Amassing a million dollars within one lifetime is a goal well within reach for many Americans, according to Thomas J. Stanley and William D. Danko, wealth researchers and authors of "The Millionaire Next Door."
Surprisingly, those with a high income or sizable inheritance aren't necessarily more likely to build wealth than those with mediocre incomes and no wealthy ancestors. If that's true, then what exactly
the key to financial success?
The answer is, quite simply, behavior. First-generation self-made millionaires have created regular, consistent habits that build wealth.
Is it possible to learn these wealth and savings habits and then emulate them? Thanks to Stanley and Danko's research on the wealthy, coupled with the insights of Charles Duhigg, author of "The Power of Habit: Why We Do What We Do in Life and Business," it just may be.
Habits of the rich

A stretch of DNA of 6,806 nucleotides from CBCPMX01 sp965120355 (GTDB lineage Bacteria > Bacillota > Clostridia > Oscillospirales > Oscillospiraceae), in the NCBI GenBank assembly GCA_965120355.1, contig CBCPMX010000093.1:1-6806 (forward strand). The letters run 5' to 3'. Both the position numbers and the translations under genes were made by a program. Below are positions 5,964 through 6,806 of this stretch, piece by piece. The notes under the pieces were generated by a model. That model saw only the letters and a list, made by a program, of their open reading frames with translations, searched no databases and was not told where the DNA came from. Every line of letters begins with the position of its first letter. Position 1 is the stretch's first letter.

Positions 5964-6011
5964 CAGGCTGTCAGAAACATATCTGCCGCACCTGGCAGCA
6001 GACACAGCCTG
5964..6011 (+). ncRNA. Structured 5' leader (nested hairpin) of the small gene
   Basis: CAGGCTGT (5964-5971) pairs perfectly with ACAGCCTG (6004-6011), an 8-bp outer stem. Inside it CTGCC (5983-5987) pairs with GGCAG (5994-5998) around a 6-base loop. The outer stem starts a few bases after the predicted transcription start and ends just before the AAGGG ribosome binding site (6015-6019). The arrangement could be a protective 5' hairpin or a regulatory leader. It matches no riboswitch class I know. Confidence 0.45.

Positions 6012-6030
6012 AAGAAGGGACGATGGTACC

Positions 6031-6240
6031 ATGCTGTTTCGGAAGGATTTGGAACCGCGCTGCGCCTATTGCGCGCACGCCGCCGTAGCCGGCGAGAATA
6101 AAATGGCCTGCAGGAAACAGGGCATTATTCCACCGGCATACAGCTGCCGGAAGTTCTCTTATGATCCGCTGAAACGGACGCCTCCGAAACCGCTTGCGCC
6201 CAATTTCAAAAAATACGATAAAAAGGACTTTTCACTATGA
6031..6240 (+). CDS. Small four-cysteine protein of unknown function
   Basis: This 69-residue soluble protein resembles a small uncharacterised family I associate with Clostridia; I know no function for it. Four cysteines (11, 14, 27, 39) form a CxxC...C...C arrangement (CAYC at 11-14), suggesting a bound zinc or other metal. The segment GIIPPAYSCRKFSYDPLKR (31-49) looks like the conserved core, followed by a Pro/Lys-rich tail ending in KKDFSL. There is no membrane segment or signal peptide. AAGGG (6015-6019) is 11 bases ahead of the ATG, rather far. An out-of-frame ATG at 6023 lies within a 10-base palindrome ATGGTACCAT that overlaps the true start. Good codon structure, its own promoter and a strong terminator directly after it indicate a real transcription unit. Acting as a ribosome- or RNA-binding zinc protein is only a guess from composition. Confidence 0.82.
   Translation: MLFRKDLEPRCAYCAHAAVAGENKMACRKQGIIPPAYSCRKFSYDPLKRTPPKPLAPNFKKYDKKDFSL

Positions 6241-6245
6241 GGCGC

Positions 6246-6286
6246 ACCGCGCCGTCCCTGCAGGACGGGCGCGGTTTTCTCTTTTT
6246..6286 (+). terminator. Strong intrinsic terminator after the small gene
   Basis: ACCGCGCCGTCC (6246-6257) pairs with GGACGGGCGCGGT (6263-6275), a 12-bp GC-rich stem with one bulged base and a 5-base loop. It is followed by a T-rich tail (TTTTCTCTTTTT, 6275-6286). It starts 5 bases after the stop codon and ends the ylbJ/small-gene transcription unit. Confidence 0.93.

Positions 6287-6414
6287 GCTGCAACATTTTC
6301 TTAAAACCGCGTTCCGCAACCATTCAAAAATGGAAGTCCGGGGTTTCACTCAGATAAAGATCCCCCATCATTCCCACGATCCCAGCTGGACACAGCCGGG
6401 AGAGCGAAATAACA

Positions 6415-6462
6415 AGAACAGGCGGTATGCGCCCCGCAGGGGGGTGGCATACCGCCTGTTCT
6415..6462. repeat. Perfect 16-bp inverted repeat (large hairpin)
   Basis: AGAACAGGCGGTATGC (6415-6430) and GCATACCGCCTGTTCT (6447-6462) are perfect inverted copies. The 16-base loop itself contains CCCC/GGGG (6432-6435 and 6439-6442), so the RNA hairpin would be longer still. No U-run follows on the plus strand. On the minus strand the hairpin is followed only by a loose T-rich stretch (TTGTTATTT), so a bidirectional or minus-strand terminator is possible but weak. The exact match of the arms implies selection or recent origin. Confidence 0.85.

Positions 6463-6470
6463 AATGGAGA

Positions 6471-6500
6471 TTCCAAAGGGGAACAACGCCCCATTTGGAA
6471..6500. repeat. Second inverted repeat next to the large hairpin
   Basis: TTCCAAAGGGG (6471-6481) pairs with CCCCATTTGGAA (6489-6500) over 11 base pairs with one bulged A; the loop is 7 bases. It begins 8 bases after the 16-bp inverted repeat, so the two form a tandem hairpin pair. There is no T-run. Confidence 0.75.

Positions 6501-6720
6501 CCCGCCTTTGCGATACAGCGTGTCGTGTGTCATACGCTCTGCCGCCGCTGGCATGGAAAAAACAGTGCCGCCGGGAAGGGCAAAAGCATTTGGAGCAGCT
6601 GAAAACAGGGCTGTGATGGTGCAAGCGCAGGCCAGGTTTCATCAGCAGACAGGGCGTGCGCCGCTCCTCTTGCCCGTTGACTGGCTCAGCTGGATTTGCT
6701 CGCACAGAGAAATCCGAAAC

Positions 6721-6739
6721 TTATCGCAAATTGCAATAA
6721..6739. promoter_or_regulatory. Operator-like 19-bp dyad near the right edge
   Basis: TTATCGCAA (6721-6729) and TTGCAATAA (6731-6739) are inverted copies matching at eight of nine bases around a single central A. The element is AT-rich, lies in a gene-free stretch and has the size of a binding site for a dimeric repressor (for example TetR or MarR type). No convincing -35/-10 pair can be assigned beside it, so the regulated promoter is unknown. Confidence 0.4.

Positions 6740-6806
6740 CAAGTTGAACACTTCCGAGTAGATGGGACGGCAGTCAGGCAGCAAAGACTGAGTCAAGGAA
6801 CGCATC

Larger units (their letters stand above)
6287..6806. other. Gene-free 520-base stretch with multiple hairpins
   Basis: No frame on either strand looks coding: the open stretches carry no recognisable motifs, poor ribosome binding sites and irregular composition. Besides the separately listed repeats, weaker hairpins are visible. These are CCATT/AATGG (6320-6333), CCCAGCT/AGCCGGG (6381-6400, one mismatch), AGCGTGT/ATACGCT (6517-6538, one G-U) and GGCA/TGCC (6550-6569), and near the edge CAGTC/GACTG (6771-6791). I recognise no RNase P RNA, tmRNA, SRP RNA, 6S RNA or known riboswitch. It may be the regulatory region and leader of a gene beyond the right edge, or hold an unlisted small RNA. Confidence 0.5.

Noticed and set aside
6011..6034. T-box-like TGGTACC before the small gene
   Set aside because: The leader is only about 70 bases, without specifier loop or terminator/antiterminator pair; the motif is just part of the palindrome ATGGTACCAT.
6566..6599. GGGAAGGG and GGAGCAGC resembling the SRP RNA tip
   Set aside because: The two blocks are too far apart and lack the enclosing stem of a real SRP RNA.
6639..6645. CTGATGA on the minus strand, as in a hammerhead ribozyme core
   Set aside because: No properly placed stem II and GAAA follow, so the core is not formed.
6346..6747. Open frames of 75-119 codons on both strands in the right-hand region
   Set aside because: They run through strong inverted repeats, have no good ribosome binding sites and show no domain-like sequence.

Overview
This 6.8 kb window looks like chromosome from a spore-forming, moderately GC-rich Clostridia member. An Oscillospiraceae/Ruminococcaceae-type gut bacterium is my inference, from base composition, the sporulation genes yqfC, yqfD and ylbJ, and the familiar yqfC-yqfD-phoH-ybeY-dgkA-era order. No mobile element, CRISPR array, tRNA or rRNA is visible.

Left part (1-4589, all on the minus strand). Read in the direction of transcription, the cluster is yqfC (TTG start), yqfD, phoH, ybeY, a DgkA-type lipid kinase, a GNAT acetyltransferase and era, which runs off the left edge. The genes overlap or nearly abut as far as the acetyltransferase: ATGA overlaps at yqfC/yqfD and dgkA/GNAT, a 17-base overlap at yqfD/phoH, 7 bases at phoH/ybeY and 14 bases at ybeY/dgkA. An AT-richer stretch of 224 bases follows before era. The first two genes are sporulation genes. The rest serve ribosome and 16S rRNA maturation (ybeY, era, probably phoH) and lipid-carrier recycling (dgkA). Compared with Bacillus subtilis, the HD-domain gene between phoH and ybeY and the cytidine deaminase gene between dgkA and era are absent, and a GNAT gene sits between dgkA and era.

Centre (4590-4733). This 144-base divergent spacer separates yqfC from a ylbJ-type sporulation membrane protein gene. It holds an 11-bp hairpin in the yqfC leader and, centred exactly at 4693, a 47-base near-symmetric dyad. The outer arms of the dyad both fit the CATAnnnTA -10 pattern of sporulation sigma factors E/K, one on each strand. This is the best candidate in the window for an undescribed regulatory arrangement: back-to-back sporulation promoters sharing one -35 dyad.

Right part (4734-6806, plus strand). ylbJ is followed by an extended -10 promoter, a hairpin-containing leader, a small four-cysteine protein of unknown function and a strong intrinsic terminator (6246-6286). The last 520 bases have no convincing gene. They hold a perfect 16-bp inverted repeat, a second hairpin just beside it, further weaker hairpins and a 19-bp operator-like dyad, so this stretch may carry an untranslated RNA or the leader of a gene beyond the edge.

Overwhelmingly, millionaires save a lot -- an average of 20 percent of their income -- and spend as little as they can. The trick, of course, is that spending less leaves more to be saved. Millionaires also tend to follow these habits:
- Creating (and sticking to) a budget. They know how much their family spends per year for food, clothing and housing, among other major expenses. They spend substantially more hours per month reviewing their budget than do non-millionaires.
- Creating financial goals. Wealthy people spend twice as many hours planning their future wealth strategy -- how much of their future income they will save and invest and for what purpose -- as do the non-wealthy.
- Maintaining consistent lifestyles. They stay in the same home (no trading up) and remain married to their original spouse.
- Minimizing major expenses. They often live in a modest home, drive a less fashionable car and buy clothing off the rack at discount retailers like Kohl's and JC Penney.
Create a new habit
Now that we know how the self-mades have done it, how can we emulate their behaviors? Building a new habit is not always easy, as anyone who has tried to start a new exercise routine can attest. "If we can understand how habits work, however, they become much easier to control," says Duhigg in his book.